The Grammy-award folks seem to have over-politicized the nominating for awards

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Though Ellie Goulding has had millions of streams on songs like “Hate Me,” “Close to Me,” and “Burn,” among many others, the star has only ever been nominated for one Grammy Award (a pop solo performance nod in 2016 for “Love Me As You Do, ”) MSN.COM reported.  

The singer pondered the music industry’s state and how award shows undermine artists’ hard work in a lengthy new essay published on Wednesday.

“Goulding then posed the question, ‘what constitutes the worthiness of an award?’

‘This is not rhetorical; I would love to know an answer,’ she added. ‘I would love to know if what I have done throughout my career, and what so many other artists have done throughout theirs, in receiving a certain level of critical reception, does not qualify for some formal recognition, then what does?” MSN.COM quoting from the essay continued.

We have a different take on the Grammy Award nominating policies: The group has over-politized the process. We opined last week that ultra-liberals have engaged in promoting quiet policies that make a demand for public assent to patently false or exaggerated propositions; refusal to kowtow in such circumstances becomes almost as bad a sin as uttering a forbidden view. One must join in the universal cant—or else.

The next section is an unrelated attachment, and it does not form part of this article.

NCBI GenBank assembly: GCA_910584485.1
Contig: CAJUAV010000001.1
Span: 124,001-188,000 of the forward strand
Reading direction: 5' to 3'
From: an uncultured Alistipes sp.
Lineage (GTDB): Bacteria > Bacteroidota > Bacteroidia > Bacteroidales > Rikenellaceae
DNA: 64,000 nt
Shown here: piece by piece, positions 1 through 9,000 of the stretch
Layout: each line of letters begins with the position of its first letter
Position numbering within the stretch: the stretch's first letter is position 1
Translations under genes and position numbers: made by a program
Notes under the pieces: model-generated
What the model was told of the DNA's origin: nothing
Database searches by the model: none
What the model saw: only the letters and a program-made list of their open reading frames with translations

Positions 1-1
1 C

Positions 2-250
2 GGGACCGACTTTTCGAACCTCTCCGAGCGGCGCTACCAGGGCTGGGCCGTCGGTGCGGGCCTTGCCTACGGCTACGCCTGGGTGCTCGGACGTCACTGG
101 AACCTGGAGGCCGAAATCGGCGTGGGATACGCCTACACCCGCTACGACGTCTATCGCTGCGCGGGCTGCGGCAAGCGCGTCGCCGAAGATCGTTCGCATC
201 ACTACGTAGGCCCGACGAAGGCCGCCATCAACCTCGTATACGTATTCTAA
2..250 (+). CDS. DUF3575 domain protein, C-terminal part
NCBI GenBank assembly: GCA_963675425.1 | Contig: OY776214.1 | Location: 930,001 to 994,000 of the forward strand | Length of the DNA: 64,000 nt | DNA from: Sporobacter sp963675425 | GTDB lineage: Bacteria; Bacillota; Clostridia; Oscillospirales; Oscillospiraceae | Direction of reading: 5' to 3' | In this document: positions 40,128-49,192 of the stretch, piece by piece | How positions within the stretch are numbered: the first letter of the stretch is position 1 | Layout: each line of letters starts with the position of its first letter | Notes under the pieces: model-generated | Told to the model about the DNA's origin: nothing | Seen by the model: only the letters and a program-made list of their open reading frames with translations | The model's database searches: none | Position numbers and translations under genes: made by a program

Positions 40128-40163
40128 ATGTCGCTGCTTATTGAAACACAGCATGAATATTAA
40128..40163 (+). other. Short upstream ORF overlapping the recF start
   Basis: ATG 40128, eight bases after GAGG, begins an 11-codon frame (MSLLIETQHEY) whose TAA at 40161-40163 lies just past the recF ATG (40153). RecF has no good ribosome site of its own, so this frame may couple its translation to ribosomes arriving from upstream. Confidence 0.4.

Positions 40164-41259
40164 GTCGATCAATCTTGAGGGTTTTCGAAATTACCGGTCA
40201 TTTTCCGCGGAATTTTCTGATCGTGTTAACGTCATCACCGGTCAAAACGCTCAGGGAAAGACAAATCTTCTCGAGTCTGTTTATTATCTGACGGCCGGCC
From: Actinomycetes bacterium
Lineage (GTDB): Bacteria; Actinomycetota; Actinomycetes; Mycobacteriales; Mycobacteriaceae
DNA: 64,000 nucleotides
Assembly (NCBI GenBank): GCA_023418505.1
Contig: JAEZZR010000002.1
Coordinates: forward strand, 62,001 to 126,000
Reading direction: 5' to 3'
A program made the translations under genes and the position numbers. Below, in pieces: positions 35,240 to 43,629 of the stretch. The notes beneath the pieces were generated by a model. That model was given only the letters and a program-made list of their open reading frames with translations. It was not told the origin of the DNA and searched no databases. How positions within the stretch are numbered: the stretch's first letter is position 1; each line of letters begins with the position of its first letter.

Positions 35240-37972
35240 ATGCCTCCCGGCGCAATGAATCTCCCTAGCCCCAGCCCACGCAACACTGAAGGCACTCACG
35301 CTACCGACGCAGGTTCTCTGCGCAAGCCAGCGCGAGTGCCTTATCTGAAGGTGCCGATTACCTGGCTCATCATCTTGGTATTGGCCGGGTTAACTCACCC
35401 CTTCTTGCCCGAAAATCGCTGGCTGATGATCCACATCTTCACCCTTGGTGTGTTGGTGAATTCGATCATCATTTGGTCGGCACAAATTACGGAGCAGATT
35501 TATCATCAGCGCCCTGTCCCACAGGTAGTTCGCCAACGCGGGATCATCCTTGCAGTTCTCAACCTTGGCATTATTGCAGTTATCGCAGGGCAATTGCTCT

We don’t know what Goulding’s politics are and do not opine that she is a cant quagmire victim. We only infer that Grammy Award folks seemingly do subscribe to the movement’s underpinnings, which would render any decisions they make suspect.

Goulding says she often turns to her fan base to manifest appreciation and garner comfort. This is exactly what she should do. These people, including me, think she is a wonderful artist and performer; this is all she needs. I individually believe that her talent transcends some of the recent nominee’s skills. Her fans likely don’t give a dang about such awards.

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